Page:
The European Union came under heavy attack from the United States, Japan and other major powers Wednesday for missing the agreed deadline to submit an initial market access offer in the global talks to open up trade in basic telecommunications services.

This is the second time the EU has missed a deadline for submission, prompting some countries, including the United States, Canada, Japan and Australia, to accuse Brussels of stalling tactics.Responding to the barrage of criticism, the EU delegation said Brussels is ''fully committed" to the process, and pledged to file its offer by Oct. 6.

The 15-nation EU missed the July 31 filing deadline, pleading technical difficulties, but promised to file its proposal in time for the round of negotiations opening Sept. 18.

The talks, held under the auspices of the World Trade Organization, must be concluded by April 30, 1996.

Forty-one nations, including all the major developed countries and leading developing nations such as Brazil, Argentina and India, are taking part in the talks.

Moreover, another 31 nations, including China, Poland, Russia, Indonesia, Malaysia, Pakistan and South Africa, are full observers in the sessions.

According to EU officials who spoke on condition of anonymity, this week's EU delay was triggered by objections to the European Commission's draft offer raised by Spain, Portugal and Belgium.

Portugal and Spain want different language in parts of the text, while internal problems are behind Belgium's reaction.

The commission, which had said it wants to put forward a strong offer, feels the Iberian countries' changes would weaken its draft offer.

The dispute is likely to send the issue to the EU's influential 113 Committee meeting next week, the source said. The committee, which reviews key EU policies, is made up of members of the commission and EU member governments.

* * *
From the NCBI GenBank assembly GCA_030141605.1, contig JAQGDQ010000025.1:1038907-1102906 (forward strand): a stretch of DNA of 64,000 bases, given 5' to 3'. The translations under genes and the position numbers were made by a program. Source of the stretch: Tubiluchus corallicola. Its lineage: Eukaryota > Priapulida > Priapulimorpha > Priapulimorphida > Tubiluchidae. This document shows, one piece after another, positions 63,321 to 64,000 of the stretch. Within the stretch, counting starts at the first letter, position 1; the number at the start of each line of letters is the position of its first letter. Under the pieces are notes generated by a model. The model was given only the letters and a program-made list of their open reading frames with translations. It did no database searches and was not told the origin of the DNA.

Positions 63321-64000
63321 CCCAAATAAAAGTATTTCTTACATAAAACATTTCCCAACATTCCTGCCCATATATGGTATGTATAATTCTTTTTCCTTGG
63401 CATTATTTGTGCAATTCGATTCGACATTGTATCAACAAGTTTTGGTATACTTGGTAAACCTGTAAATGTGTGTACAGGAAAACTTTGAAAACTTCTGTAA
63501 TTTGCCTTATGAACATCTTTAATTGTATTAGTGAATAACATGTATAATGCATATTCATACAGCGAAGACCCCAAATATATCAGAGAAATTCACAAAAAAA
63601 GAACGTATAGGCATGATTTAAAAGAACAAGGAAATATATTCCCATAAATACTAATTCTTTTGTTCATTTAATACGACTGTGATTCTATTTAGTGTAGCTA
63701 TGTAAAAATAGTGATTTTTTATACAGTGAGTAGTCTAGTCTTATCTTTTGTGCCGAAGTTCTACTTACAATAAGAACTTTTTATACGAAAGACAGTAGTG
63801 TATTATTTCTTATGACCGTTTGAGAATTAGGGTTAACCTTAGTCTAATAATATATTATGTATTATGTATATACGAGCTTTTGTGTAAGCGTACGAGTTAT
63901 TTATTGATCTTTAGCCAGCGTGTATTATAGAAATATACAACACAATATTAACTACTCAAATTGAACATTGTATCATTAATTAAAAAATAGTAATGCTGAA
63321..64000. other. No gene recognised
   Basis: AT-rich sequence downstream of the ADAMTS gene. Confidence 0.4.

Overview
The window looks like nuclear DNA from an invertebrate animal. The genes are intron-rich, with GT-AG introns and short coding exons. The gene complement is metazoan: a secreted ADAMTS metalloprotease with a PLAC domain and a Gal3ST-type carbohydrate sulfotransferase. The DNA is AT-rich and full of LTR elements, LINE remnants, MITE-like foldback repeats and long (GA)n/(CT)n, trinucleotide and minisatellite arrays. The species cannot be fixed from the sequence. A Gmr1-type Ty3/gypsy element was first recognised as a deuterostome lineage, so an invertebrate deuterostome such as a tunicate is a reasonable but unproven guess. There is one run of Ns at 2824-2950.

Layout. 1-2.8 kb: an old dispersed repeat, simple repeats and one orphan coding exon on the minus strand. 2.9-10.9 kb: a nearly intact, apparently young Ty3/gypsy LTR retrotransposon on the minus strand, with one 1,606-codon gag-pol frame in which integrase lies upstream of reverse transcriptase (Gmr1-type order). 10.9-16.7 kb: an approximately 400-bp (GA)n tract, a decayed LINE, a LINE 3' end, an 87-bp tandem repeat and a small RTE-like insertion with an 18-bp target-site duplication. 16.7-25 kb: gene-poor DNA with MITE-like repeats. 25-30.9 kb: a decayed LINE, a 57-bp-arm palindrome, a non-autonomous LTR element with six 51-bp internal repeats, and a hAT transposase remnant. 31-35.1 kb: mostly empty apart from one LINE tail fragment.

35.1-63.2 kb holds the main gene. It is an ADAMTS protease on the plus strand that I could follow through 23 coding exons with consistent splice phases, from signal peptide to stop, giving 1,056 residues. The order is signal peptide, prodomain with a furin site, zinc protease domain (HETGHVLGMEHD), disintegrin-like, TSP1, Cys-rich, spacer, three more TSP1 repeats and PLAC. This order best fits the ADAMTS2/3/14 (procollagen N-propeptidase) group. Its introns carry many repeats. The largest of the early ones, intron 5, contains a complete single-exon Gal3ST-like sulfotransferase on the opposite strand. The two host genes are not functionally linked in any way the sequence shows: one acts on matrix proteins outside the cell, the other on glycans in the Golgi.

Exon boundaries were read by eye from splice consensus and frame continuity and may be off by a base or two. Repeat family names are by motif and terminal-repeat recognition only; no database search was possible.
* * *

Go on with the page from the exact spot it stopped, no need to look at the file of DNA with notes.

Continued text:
EU's delay aside, bilateral negotiation sessions, which have been

discussing reports from a number of delegations, are reported to have made solid progress.

The Slovak Republic was the eighth nation to come forward and submit a

draft offer, and the Venezuelan delegation said it hoped to make an offer by October 17.

Reflecting the boost in momentum, the U.S. side said that by the end of this week it planned to hold 28 bilateral negotiating sessions. Similarly, Canada said it planned to hold 20 similar bilateral meetings and Australia 15.

The U.S. offer provides for an almost unlimited access of foreign telecom companies to the nation's market to countries providing a similar market opening. The only limitations are those on the ownership of radio licenses and restrictions imposed by individual states.

In a thinly veiled warning to other countries, the U.S. delegation said Washington was not looking simply for a "standstill" that would effectively bind current access levels, but was looking for firm and real liberalization commitments. A U.S. official who asked not to be named, singled out Japan as offering too little by simply proposing to maintain the status quo.

Australia, Canada, Mexico, New Zealand, and Hong Kong are also among the countries that have proposed their market-opening offers.

Australia stated its offer was comprehensive and provided genuine market access and national treatment commitments.

U.S. and Western trade officials said they expect serious negotiations to start Oct. 6 when chief negotiators and senior telecom officials meet here in a session scheduled to coincide with the International Telcom 95 exhibition.